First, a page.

- What kinds of benefits and burdens do artists receive by being patronized? Why might someone prefer an open and free art market?
Most artists receive a high degree of prestige through their artworks. The effects of art on its audience is so profound that viewers, readers, listeners and virtually any recipient of the work could be moved and feel a deep sense of admiration for the author of such. It almost seems intrinsic that prestige and patronage to a certain artist will always be present. However, there are benefits and at the same time, burdens to being patronized. Among the benefits would be its effect in expanding a person’s scope of influence and therefore a better public reputation. The burdens of being patronized and recognized as an artist in their craft on the other hand would include constant pressure from the public and critiques received which could even be haters and not really patrons of artwork. Some artists might prefer to get involved in an open and free art market because such environment could be more conducive for new and often inexperienced talents to share their work and gain the attention of a bigger audience.
According to Gérard-Varet, “We consider here different questions about art objects as commodities, markets and prices, the returns to art, including comments on the comparison of prices of paintings and stock-market fluctuations.” (509). Thus, the view on art as a high-priced commodity is a hurdle that new and budding artists must be able to overcome.
- Why is the status of an artist important to a patron of the arts?
Many art patrons would often shell out huge expenses just to buy an original artwork. Many Renaissance painters and authors have artworks that are expensively priced. These people are willing to pay for any price just to own original pieces of artworks, perhaps because of art’s possible effects on an individual’s prestige and social status. Karttunen stated that an artist’s expression through art is invaluable (10). Many lovers of art would agree that owning priced pieces from the pillars or canons from a certain art era would help them connect with the past more. It is also a great way to pay homage to the contributions of great artists whose artistic imaginations will be forever immortalized through their work. In addition, being an owner of special artworks may also be seen as a symbol of wealth and nobility. Thus, developing a taste for art has been equated with enjoying the finer things in life and wealthy living.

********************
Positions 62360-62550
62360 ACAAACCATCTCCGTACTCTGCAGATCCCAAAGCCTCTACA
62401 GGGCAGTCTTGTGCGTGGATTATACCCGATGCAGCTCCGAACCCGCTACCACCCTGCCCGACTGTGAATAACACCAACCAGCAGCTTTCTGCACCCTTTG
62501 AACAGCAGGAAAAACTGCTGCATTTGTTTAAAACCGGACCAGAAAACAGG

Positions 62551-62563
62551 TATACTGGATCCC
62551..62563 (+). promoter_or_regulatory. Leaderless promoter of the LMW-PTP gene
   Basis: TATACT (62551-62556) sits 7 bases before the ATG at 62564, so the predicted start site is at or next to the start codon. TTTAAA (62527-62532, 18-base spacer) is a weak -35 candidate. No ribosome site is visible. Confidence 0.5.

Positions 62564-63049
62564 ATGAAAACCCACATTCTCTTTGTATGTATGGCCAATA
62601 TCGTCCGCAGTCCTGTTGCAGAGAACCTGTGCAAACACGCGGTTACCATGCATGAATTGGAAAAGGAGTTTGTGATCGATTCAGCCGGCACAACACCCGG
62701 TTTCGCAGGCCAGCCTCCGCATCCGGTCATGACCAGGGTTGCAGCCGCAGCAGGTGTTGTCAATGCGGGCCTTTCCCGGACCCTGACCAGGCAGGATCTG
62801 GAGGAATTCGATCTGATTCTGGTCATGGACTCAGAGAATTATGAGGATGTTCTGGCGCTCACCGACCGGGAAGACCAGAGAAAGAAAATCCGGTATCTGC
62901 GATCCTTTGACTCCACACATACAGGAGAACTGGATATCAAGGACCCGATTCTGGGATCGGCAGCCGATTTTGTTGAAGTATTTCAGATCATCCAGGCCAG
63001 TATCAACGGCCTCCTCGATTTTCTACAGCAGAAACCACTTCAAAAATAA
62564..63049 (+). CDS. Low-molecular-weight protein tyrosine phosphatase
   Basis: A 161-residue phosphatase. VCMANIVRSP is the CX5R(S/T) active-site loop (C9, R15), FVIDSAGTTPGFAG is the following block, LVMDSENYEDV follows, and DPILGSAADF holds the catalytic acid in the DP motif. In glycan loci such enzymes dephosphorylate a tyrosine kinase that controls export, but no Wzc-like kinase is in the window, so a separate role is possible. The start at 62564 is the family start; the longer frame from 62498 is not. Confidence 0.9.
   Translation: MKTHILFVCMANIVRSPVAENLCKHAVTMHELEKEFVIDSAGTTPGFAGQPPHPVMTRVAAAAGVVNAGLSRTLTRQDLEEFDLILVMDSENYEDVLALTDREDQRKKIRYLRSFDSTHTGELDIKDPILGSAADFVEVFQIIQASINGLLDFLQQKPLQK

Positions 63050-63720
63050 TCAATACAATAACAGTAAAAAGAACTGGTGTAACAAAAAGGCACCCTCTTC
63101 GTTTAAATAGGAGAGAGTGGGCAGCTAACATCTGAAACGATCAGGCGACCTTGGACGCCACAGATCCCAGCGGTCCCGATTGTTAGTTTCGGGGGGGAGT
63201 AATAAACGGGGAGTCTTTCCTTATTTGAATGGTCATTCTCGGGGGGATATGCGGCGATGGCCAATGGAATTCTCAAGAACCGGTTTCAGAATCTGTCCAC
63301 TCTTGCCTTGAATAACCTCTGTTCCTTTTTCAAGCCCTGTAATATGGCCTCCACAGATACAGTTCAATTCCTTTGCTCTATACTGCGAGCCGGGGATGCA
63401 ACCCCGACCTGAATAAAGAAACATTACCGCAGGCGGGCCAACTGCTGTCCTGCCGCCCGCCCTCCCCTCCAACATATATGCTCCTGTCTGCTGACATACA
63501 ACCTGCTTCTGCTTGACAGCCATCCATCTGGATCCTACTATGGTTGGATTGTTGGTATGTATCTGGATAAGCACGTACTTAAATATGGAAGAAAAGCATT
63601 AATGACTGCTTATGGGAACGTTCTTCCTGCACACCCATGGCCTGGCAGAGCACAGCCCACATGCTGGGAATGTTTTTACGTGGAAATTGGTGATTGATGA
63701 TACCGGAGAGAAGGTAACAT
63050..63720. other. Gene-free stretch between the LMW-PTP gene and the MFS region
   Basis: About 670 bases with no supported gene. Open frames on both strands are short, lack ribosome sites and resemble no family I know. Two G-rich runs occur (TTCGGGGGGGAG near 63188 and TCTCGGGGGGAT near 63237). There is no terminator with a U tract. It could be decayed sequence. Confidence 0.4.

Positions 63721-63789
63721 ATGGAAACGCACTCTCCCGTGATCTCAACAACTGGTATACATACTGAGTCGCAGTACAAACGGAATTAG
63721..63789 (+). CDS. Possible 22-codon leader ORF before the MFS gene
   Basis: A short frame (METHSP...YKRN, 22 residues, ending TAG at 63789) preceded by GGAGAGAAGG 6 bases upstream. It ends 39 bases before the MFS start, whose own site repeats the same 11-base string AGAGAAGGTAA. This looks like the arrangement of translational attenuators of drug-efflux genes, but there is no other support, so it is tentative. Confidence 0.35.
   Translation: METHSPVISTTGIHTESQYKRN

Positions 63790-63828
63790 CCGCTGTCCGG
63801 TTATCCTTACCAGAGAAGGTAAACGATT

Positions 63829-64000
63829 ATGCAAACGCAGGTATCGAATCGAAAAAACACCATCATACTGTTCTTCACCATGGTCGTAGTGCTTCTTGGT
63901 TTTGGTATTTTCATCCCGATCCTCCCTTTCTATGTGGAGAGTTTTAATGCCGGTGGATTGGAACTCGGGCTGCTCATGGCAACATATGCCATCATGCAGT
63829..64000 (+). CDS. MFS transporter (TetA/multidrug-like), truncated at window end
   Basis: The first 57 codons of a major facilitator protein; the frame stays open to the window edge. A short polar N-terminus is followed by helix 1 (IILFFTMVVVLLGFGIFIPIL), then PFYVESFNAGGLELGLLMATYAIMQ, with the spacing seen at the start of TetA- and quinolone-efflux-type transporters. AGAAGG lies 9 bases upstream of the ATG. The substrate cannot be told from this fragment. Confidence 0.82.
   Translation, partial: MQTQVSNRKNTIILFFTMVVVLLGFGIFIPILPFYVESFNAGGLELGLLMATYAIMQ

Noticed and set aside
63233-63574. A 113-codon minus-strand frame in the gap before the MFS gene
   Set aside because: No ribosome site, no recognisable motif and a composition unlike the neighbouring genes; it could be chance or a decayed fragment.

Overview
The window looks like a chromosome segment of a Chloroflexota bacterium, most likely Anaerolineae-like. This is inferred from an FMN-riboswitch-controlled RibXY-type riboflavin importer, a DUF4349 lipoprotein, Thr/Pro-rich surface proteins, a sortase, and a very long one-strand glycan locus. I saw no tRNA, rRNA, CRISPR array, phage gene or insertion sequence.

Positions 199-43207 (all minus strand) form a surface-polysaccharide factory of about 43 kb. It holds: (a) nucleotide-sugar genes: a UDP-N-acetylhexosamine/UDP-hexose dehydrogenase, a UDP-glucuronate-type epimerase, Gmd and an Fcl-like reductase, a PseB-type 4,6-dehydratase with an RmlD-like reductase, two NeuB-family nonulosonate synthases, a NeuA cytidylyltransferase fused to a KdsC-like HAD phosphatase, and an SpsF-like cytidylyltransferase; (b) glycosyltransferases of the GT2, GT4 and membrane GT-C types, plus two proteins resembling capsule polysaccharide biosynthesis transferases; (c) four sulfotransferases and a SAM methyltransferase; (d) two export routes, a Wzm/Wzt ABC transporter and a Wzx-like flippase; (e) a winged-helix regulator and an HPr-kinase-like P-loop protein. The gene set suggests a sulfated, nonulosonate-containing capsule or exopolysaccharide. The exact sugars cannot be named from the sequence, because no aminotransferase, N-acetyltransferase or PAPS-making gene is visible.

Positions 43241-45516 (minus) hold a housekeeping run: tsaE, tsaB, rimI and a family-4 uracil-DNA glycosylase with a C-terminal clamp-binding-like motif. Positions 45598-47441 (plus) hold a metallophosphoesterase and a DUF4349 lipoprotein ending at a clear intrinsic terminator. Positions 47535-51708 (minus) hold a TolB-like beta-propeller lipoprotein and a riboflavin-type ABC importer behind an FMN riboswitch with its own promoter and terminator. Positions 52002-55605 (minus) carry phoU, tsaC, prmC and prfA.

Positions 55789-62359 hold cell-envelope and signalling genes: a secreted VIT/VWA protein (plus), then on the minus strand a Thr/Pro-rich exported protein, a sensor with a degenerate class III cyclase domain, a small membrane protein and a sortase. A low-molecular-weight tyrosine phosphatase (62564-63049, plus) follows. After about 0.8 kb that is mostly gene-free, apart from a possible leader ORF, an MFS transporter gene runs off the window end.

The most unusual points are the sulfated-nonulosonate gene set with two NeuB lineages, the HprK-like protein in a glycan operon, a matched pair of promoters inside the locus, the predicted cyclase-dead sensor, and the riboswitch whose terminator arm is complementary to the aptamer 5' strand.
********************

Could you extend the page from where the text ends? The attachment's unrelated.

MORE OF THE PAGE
- Why was philosophy and poetry important to artists and patrons in China and Renaissance Italy? How did the concept of the artist change over time?
Philosphy and poetry—the ones that flourished during the Renaissance Era, could be seen as two huge milestones in the history of art’s growth and development. During this era, many people were trying to reach back to the classics and rediscover philosophies, teachings and literary works from the past. These two areas are deemed as valuable sources of information from which an accurate history of art and other objects’ origins could be derived. Jones discussed how a return to an appreciation for poetry and philosophy fits perfectly with the Renaissance theme of going back to the past by recreating it and modifying its elements (172).
- What was going on at the time that may have perhaps influenced and allowed for these changes?
The Renaissance period was a fruitful and eventful era for art and art lovers, but it was never a time of peace and ease. Various difficulties were met in order for art, philosophy and poetry to prosper. According to Andrews, Askey and Ranjan, several milestones in history like the invention of paper have been instrumental in the boom of Renaissance artwork and its various forms (208). Even the shift of views into humanism had provided a great fodder for the development of many literature and visual arts of various forms. Indeed, the Renaissance era has provided a reawakening , rediscovery and renewed appreciation for the arts.
Andrews, G.E., Askey and R. Ranjan. "Story and space in renaissance art and the rebirth of continuous narrative." Ouvrage (1998): 208.
Gérard-Varet. "On pricing the priceless: Comments on the economics of the visual art market." European Economic Review (1995): 509 = 518.
Jones, R.O. "Renaissance Butterfly, Mannerist Flea: Tradition and Change in Renaissance Poetry." MLN Community Literature (1965): 166 - 184.
Karttunen, Sari. "How to identify artists." Poetics (1998): 1 - 19.